Despite increased threats, an uncertain economy, and increasing automation, your organization can still thrive.

Gavin Reid, Mike Johnson

February 22, 2023

3 Min Read

When the vulnerability in Log4j happened, security teams sought the answer to a seemingly simple question: Am I vulnerable?

Answering that question led to a maelstrom of activity. Security groups requested information from vendors about their level of vulnerability and, in turn, had to respond to their customers about whether they were vulnerable. In many ways, the entire exercise seemed more about legal obligations than making people more secure.

The deluge of information — some of it useful, some of it useless — highlighted the need to rethink how we are doing security in the future.

We're living in a chaotic time. With a possible recession, technology companies trimming their ranks, and businesses pushing further into the cloud and adopting more automation and AI, security teams need to re-evaluate. Do they just follow the traditional playbook without thinking why? Or do they improve what they are doing to make security better?

Here are some focus areas to reduce chaos and increase overall security effectiveness.

Simplify for Greater Visibility

Gaining visibility into your applications and infrastructure is essential. Companies expanding their use of the cloud and converting applications to cloud-native infrastructure often see initial growing complexity because of a period of redundancy and hybrid infrastructure.

Pushing beyond that stage provides both cost and security benefits. Limiting the use of third-party tools to capture and analyze data for security teams is important. There's really no reason to, say, pull NetFlow data off the cloud infrastructure, when that same data — and more — is natively available.

Explore your cloud service provider's tools. Major cloud providers will often provide you detailed data, and you can reduce the complexity of the infrastructure needed to analyze that data.

Pay Attention to Even the "Small" Breaches

When NASA astronauts start getting emails in French, it's time to investigate.

That's what happened to Gavin early in his security career. Turns out two students in France were using Telnet to get into the NASA server and using it to send email. The incident ended up driving a greater project around making sure NASA had a robust data classification system and better data isolation.

Weird anomalies can be signs of an attack, but they can also drive a security team to better understand their organization's infrastructure. Investigations are time consuming but also often worthwhile, so even the small stuff should be investigated.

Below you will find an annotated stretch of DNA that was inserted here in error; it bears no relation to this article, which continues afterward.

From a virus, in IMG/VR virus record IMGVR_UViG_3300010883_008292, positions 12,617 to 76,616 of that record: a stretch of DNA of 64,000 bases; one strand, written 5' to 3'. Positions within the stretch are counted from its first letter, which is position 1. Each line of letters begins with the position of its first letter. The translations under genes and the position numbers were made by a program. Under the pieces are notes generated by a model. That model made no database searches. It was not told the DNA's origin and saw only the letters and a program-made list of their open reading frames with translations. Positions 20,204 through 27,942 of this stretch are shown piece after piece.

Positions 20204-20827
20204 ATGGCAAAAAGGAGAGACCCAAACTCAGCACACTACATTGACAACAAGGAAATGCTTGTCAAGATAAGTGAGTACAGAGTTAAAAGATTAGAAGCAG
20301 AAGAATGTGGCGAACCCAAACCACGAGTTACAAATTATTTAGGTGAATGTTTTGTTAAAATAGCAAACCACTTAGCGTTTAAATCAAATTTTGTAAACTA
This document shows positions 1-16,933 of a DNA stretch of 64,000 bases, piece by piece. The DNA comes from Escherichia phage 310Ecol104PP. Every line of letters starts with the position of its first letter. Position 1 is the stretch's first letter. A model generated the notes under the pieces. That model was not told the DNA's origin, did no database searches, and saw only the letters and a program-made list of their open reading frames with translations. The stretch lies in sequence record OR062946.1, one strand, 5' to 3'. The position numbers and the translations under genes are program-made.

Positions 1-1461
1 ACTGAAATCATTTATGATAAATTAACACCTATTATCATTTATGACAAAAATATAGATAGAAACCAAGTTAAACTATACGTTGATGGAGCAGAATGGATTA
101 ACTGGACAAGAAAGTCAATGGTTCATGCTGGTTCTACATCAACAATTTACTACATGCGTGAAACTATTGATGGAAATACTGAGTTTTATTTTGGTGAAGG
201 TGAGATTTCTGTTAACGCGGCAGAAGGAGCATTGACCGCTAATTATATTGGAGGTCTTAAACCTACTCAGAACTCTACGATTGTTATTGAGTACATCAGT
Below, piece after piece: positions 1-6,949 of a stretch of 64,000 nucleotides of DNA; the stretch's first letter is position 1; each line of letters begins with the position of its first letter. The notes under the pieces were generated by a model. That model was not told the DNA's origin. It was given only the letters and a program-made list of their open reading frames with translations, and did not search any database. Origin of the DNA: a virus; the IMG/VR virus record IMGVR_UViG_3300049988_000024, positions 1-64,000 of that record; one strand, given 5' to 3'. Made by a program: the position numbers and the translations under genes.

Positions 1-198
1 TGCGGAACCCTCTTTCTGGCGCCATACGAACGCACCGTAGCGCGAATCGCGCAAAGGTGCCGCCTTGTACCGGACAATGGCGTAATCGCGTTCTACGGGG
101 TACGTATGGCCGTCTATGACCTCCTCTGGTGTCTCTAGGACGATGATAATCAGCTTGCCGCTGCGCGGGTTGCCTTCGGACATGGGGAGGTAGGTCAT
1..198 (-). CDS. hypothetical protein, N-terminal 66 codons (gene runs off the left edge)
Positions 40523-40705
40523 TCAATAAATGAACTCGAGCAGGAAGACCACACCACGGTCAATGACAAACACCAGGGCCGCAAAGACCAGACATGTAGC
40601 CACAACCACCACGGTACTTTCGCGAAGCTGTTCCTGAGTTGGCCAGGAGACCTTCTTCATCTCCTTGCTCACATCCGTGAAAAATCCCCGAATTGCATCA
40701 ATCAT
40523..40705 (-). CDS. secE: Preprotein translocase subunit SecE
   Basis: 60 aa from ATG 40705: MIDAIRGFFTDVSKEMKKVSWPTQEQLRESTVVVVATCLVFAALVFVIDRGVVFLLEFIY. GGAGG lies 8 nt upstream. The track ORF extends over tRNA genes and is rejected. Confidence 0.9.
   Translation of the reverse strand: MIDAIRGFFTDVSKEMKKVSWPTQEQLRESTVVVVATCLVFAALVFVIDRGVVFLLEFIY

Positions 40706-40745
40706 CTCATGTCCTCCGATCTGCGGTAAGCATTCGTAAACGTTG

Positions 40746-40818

Threat Intelligence Can Help

Usually, a security team's most precious commodity is time. The old method of analyzing every IT project (even as they are changing) and looking for security issues is untenable.

Threat intelligence can help cut through the noise. By using threat intelligence, your security team can take a priority-based approach to architecture based on real-world attack intelligence. At the same time, they can deprioritize other areas. Threat intelligence can also help refine your playbooks and increase the maturity of your security team.

Thriving With Automation, Planning for Layoffs

Security teams are facing other sorts of stress, with most economists expecting a recession. Security teams still need to be able to perform, despite stressors and even in the face of losing some of their headcount.

To focus on the most important aspects of security, even with fewer people, companies need to adopt more automation, machine learning, and artificial intelligence. Every team should be asking how to speed up manual tasks with automation. Automation, correctly applied, can free up staff to be working on the areas.

In the past, security teams have been considered a roadblock — a bump on the way to a company's core business of making money. Most teams have moved past the reflexive need to say no. We're here to make sure that the business is taking educated risks, but at the end of the day, just saying no to everything doesn't help anyone.

As every security manager surveys the horizon, they need to look at how they have traditionally approached problems. And they should consider whether now is time to say yes to something new.

About the Author(s)

Gavin Reid

CISO, VP of Threat Intelligence, Human Security

Gavin Reid serves as CISO for Human Security. Gavin began his cybersecurity career in information security at NASA's Johnson Space Center. Later, he moved on to create Cisco's security incident response team, Cisco's threat research and communications, and Fidelity's cyber information group. Before joining Human to lead the Satori threat Intelligence and research team as VP of threat intelligence, Gavin was the CSO for Recorded Future, where he was responsible for ensuring the protection, integrity, confidentiality and availability of all customer-facing services, internal operational systems and related information assets. For more than 20 years, Gavin has managed every aspect of security for large enterprises.

Mike Johnson

CISO, Fastly

Mike Johnson serves as the CISO of Fastly, where he leads teams focused on the security of Fastly’s network, products, services, and systems trusted by the world’s leading companies. Prior to joining Fastly, Mike served as the CISO of Lyft, and also led detection and response at Salesforce.

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